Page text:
August 27, 2012
2 min read

CO² laser-assisted sclerectomy may benefit some cases of medically uncontrolled glaucoma

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Patients with medically uncontrolled primary open-angle glaucoma or pseudoexfoliative glaucoma may benefit from CO2 laser-assisted sclerectomy surgery.

The high-tech procedure is also an attractive alternative to manual nonpenetrating deep sclerectomy, a study found.

CO2 laser ablates dry material, but is almost completely absorbed by water,” study co-author Ehud I. Assia, MD, said.

These special characteristics of the CO2 laser might be advantageous for nonpenetrating glaucoma surgery.

Ehud I. Assia, MD

Ehud I. Assia

Ablation of the dry sclera over the drainage system results in controlled thinning of the tissue and unroofing of the trabecular meshwork and Schlemm’s canal, until fluid effectively percolates,” Assia said. “Additional laser applications are absorbed by the outcoming fluid, and the laser effect ceases at the desired endpoint, namely, effective fluid percolation.

The study

Thirty-seven patients with either primary open-angle glaucoma or pseudoexfoliative glaucoma underwent CO2 laser-assisted sclerectomy surgery (CLASS) with the CO2 laser system OT-134-IOPtiMate (IOPtima); 30 of the patients completed 12 months of follow-up.

The mean baseline IOP was 26.3 mm Hg, which decreased to 14.4 mm Hg at 6 months and 14.3 mm Hg at 12 months.

Complete success at 6 months and 12 months was defined as IOP ranging from 5 mm Hg to 18 mm Hg, as well as IOP reduction greater than 20% of baseline, without the need for additional medication or filtration surgery. Overall, 76.7% reached this goal at 6 months and 60% at 12 months.

Success was qualified, meaning patients required hypotensive medications postoperatively, in 83.3% of patients at 6 months and in 86.6% of patients at 12 months.

Usually, the pressure the day after surgery is quite low — typically at a level of 5 mm Hg to 7 mm Hg — yet the anterior chamber is deep and stable,” Assia, the inventor of the laser technology, said. “The eye is normally quiet, and vision is maintained soon after surgery.

The multicenter prospective study was published in the Journal of Glaucoma.

Additionally, no laser-related complications were recorded. All mild transitory complications resolved spontaneously or with conservative treatment by 1 month after surgery.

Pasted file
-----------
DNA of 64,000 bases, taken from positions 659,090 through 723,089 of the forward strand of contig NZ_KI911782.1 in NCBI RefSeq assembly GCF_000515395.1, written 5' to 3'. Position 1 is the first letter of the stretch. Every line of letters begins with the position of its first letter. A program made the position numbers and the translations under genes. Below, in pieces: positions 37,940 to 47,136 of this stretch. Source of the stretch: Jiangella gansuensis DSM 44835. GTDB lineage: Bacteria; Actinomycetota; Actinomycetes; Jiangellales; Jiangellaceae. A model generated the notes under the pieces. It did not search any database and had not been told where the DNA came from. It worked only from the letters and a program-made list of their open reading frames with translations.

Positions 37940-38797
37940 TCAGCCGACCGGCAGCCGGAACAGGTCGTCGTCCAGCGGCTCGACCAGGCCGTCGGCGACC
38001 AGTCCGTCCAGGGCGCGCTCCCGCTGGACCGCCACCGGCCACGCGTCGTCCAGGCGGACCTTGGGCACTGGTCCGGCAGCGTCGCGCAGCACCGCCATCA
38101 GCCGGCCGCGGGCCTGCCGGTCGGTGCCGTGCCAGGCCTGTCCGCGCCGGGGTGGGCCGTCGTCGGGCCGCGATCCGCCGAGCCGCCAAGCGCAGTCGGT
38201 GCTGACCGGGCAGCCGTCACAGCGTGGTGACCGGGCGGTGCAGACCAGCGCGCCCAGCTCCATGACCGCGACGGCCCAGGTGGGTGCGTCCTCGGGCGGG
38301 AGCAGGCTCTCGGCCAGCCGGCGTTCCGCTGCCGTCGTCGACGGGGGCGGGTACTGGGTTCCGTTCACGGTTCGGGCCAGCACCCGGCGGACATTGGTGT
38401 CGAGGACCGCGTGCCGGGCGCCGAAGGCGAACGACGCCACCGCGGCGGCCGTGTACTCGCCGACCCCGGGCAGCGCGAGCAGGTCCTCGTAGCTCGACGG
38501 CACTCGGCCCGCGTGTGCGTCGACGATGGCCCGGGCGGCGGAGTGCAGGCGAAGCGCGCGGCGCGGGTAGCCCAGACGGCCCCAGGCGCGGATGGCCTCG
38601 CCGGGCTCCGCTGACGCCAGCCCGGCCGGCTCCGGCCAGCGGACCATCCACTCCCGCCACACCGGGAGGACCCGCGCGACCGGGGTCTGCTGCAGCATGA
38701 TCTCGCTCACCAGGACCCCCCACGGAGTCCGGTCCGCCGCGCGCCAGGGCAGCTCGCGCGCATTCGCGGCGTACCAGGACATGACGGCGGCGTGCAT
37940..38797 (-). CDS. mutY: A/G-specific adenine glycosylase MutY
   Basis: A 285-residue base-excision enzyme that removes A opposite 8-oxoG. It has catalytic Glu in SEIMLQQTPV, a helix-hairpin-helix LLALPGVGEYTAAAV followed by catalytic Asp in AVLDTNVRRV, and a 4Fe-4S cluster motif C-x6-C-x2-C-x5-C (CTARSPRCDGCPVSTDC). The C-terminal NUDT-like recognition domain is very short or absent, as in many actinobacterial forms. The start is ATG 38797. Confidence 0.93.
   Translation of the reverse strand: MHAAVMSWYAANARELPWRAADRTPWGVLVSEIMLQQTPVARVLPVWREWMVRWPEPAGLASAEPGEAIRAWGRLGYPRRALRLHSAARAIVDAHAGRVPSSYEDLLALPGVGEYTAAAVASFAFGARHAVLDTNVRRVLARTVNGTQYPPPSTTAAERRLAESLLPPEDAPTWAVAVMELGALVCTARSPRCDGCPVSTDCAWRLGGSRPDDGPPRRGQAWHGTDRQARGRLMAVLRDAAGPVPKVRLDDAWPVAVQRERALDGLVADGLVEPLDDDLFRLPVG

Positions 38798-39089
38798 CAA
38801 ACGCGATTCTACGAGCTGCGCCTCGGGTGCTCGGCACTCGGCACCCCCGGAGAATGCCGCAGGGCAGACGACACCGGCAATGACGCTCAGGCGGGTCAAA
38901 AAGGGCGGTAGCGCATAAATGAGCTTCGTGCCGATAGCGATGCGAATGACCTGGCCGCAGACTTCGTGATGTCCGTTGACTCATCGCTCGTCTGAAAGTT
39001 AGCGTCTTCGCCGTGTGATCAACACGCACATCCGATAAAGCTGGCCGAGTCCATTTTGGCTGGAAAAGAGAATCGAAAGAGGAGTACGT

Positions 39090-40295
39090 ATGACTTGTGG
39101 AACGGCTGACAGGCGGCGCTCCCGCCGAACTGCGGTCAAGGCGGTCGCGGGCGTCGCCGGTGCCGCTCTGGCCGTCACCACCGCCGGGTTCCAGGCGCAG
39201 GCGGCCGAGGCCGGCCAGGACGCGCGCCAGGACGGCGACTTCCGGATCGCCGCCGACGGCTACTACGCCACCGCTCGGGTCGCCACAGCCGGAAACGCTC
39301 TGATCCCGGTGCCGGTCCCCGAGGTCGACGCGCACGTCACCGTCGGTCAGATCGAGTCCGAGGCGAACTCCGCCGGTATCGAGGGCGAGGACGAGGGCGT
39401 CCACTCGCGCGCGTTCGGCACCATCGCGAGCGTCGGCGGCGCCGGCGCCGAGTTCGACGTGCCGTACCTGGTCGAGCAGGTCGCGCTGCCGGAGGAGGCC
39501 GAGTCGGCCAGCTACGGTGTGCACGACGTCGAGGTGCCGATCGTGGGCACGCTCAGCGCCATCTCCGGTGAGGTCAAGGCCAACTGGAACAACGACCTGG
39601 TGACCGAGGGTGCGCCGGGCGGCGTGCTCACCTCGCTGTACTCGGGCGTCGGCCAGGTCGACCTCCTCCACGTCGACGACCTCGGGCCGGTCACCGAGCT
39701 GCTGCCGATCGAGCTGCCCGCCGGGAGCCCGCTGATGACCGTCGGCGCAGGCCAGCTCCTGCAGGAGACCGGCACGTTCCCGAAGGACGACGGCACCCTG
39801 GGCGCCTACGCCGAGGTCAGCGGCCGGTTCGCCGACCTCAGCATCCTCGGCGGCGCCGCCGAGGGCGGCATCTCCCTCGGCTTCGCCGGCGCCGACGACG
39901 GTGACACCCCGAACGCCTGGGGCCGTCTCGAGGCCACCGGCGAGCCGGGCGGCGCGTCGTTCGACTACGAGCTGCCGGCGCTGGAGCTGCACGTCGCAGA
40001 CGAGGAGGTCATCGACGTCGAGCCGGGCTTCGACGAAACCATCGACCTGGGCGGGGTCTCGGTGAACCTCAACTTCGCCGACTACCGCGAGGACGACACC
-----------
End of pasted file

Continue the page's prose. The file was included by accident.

The main advantage of nonpenetrating filtration surgery is its safety profile, [because] it is practically an extraocular surgery. The risk of hypotony, hyphema, shallow chamber, etc., is significantly reduced,” Assia said. “However, this surgery demands high skills, considerable experience and is time-consuming. CLASS accomplishes the same in a controlled manner in a much shorter time, and the learning curve is fast. The fluid percolation is titrated during surgery, and further laser applications are provided until a satisfactory clinical result is achieved.

Longer follow-up

Since the study was submitted for publication, the authors have completed a series of 51 patients with CLASS, for which IOP dropped from a mean of 26.3 mm Hg to 14.3 mm Hg at 1 year and to 14.6 mm Hg in 16 patients at 2 years, Assia said. “IOP lower than 18 mm Hg was achieved in 87% of the eyes at 1 year,” he said.

To increase the efficacy of CLASS, Assia said that a wide exposure of the sclera is probably more effective than a small flap and that ablation should not be stopped before effective percolation is attained. – by Bob Kronemyer

  • Geffen N, Ton Y, Degani J, Assia EI. CO2 laser-assisted sclerectomy surgery, part II: multicenter clinical preliminary study. J Glaucoma. 2012;21(3):193-198.
For more information:
  • Ehud I. Assia, MD, can be reached at Department of Ophthalmology, Meir Medical Center, 59 Tchernichovsky St., 44281 Kfar-Saba, Israel; email:
  • Disclosure: Assia is the inventor of the laser technology and owns shares of IOPtima.